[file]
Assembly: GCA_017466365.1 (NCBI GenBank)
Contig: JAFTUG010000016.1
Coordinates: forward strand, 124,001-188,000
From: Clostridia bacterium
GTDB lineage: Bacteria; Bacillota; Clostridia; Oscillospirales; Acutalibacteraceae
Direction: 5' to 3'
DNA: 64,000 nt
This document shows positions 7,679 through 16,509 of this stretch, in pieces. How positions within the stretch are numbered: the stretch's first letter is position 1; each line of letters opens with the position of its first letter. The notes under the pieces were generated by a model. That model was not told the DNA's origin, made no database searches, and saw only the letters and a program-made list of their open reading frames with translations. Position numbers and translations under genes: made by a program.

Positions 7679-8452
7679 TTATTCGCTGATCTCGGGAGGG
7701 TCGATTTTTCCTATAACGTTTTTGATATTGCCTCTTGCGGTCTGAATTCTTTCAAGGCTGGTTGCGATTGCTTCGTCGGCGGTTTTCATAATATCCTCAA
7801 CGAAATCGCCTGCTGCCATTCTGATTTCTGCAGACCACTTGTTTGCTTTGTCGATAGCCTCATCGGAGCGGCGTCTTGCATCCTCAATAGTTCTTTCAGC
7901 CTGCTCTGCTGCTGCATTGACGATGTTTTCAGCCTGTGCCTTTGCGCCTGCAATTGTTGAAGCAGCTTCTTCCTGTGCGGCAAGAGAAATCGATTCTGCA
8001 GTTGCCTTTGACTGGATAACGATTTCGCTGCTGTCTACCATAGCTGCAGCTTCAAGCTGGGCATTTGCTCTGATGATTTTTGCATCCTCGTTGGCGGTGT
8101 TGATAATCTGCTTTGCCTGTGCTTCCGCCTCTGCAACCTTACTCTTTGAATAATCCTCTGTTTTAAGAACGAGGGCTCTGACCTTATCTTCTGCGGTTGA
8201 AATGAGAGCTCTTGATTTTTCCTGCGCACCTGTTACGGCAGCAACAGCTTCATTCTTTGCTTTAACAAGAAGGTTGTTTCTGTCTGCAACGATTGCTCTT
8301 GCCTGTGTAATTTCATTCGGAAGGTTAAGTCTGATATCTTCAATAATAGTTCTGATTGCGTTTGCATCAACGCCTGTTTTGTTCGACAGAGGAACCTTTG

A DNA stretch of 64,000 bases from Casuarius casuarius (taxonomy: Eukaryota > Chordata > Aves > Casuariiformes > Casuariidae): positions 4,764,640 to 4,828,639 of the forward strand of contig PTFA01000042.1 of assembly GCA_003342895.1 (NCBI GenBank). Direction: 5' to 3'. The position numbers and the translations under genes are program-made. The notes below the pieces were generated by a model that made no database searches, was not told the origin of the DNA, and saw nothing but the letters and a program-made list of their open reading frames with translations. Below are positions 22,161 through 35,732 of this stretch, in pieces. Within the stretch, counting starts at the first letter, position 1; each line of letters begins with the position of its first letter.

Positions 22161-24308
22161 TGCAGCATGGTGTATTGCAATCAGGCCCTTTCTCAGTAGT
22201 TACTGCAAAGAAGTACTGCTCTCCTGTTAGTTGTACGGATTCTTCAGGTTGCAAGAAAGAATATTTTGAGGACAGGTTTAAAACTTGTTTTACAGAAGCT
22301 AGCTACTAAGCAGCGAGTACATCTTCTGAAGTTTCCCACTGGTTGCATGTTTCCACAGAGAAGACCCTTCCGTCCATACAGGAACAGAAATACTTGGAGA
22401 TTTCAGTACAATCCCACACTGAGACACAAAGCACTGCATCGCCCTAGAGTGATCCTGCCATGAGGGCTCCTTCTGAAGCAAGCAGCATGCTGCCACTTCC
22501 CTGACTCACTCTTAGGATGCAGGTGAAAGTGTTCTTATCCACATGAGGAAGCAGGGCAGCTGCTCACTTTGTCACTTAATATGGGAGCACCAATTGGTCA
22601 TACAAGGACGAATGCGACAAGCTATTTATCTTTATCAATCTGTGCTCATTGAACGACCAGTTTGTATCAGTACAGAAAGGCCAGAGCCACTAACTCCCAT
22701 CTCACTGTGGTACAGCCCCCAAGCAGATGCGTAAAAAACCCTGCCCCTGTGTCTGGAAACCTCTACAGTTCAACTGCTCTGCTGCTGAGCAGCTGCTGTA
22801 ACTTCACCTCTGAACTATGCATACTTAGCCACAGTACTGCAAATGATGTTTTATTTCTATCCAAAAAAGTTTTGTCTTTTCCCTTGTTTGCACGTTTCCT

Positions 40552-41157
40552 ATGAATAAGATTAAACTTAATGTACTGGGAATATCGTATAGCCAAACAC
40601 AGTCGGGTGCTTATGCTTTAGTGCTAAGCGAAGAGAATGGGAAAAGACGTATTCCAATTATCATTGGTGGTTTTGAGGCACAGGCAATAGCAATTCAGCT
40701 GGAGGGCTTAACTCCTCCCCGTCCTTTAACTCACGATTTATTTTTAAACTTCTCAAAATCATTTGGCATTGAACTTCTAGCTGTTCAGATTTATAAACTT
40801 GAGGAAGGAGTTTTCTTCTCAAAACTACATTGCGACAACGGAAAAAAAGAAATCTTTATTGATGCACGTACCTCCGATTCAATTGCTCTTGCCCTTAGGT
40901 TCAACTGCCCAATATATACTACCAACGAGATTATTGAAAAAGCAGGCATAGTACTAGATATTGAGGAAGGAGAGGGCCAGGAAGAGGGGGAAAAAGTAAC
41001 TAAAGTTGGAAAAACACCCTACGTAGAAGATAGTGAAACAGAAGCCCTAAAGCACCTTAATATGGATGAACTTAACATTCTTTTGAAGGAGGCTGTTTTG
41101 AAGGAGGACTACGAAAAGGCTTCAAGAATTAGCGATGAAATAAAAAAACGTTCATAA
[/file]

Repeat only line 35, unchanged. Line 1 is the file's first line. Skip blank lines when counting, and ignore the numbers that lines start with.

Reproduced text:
41101 AAGGAGGACTACGAAAAGGCTTCAAGAATTAGCGATGAAATAAAAAAACGTTCATAA